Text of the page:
When it comes to employee incentive theories there are two schools of thoughts:
The managers and corporate hierarchies who believe that generous discounting of product to employees hurts revenues, and those who believe in the power and return achieved by having workers who are active consumers of the products and services of the organization they work for. These are there stories.
These two ideologies, we’ll call them the “Lost Revenues Perspective” and the “Money Making Perspective” apply to all fields of business, but they’ve been adapted to the motorcycle kingdom just for you readers:
The Lost Revenue Perspective
Quote: Holy @#$%! Giving my employees discounts is like giving away free money, $%&#!
Common Practice: MSRP less X%.
Reality: This Lost Revenues Perspective looks at employees as if they were customers. When employees are treated as customers their purchase decisions and actions will reflect it. Employees will buy wherever is cheapest and most convenient for them. Product and service knowledge and familiarity won’t grow as quickly among staff. The resulting lack of familiarity and firsthand experience shared with customers can drastically effect their sales convergence.
End Result: Lost sales revenues. Employees shopping elsewhere costs business more than just the cost of the discounted sale revenue. An employee who saves money at a competitor is still disgruntled at his or her employer. The effects will be felt in the employee’s work performance and in their interactions with customers.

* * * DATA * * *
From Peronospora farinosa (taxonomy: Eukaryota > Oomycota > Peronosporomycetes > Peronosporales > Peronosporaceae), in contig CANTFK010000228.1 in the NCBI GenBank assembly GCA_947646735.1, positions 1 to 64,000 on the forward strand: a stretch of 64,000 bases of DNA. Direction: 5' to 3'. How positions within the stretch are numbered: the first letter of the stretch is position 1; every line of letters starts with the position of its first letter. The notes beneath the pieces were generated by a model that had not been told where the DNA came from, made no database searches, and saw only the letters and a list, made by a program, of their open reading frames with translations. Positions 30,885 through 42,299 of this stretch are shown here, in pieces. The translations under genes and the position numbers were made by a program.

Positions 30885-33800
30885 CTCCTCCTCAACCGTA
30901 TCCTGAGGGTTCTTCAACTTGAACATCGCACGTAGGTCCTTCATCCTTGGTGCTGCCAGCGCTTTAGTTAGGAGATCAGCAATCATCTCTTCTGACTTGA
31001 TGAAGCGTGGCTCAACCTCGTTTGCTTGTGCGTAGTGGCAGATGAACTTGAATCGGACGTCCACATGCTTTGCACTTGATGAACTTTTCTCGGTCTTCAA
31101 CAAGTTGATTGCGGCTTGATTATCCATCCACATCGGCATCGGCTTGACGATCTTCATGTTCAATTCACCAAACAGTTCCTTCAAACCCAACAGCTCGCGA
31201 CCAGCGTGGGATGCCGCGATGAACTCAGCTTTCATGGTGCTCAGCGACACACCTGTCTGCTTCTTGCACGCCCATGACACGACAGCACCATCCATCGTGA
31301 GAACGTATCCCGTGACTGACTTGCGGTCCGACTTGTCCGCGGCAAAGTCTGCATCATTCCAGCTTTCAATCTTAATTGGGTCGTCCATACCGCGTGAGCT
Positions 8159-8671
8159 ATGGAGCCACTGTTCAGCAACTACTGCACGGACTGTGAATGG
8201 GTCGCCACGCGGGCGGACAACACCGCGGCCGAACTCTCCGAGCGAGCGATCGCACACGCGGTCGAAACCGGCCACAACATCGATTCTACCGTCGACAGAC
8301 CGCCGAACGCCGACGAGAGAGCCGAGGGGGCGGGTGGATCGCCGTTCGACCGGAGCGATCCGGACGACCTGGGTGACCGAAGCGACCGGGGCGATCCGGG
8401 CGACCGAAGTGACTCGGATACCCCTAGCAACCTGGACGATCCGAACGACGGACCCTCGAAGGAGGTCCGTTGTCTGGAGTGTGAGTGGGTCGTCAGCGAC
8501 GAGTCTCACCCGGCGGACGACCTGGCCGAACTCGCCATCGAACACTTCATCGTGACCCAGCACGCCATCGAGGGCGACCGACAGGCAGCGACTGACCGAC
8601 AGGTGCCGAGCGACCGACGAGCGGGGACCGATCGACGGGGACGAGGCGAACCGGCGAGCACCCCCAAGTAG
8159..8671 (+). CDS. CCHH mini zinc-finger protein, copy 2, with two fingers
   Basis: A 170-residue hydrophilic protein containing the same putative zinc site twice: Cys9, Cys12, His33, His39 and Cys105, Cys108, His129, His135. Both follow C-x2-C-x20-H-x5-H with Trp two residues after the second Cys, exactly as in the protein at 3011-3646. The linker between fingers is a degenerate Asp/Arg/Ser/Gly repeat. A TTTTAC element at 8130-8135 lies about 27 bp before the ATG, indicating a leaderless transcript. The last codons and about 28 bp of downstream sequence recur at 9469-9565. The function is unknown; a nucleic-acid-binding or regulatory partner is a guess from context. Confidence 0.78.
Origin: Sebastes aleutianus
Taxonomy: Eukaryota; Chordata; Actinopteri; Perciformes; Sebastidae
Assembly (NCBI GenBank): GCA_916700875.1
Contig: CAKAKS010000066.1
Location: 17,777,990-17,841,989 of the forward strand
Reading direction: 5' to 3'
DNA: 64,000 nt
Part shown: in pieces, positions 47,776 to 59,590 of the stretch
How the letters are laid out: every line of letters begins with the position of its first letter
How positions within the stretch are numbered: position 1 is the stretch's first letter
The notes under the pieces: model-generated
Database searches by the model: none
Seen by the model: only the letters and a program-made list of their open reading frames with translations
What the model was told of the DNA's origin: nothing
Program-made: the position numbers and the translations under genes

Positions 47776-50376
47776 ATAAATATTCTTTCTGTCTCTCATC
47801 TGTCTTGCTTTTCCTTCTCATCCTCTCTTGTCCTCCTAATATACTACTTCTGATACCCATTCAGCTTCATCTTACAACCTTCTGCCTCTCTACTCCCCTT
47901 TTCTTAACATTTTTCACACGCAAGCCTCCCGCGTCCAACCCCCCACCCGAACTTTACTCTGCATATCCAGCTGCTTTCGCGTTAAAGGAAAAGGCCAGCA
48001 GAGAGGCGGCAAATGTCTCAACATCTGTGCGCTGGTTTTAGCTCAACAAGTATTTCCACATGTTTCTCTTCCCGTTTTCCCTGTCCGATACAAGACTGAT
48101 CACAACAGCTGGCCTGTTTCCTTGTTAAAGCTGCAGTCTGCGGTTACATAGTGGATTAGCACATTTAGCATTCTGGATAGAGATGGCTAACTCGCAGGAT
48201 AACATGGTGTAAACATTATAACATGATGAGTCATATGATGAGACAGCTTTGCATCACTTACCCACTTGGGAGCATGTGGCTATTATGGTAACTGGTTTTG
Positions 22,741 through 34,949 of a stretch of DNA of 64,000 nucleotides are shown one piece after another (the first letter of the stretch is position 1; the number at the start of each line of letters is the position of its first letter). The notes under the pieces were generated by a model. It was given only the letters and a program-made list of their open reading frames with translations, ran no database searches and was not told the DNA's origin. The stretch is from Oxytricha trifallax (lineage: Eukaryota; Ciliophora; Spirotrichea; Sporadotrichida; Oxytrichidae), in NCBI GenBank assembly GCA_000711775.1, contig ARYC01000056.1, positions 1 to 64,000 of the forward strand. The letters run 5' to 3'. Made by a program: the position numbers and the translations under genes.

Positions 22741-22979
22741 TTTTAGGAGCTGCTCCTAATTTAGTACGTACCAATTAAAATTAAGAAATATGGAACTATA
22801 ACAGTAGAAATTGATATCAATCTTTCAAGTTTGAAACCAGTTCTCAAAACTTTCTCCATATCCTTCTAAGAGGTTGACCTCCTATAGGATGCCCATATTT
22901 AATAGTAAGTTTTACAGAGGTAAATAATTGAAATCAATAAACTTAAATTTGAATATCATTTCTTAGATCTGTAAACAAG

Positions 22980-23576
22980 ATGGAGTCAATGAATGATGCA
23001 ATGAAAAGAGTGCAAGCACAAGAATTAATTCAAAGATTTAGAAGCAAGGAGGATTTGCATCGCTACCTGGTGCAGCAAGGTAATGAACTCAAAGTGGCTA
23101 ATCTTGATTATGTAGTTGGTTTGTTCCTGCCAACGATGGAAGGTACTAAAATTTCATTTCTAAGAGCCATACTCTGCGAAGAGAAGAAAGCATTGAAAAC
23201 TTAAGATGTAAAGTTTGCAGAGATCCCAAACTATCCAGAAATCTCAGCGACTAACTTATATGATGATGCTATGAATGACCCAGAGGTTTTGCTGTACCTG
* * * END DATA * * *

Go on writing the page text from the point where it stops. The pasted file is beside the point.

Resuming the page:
The Money-Making Perspective
Quote: Holy @#$%! The more incentive I give my employees to spend the more free money I get!
Common Practice: Cost plus X%.
Reality: This Money-Making Perspective looks at employees as a means of creating quick profits through impulse purchases. It allows employees to test the products and it helps the business to develop its brand image both inside and outside of the workplace. An employee who’s the employee interacts with customers and sells the business’ image and values through his or her own experiences.
End Result: Increase in sales revenues come two-fold. Employees are prone to impulse purchases they otherwise may not have been interested in due to the low pricepoint they receive. Employees will be joining in the corporate culture and sampling the business’ product. In sharing their experiences with friends, family members, and other consumers, employees spread direct word of mouth and build credibility to their company’s goods and services.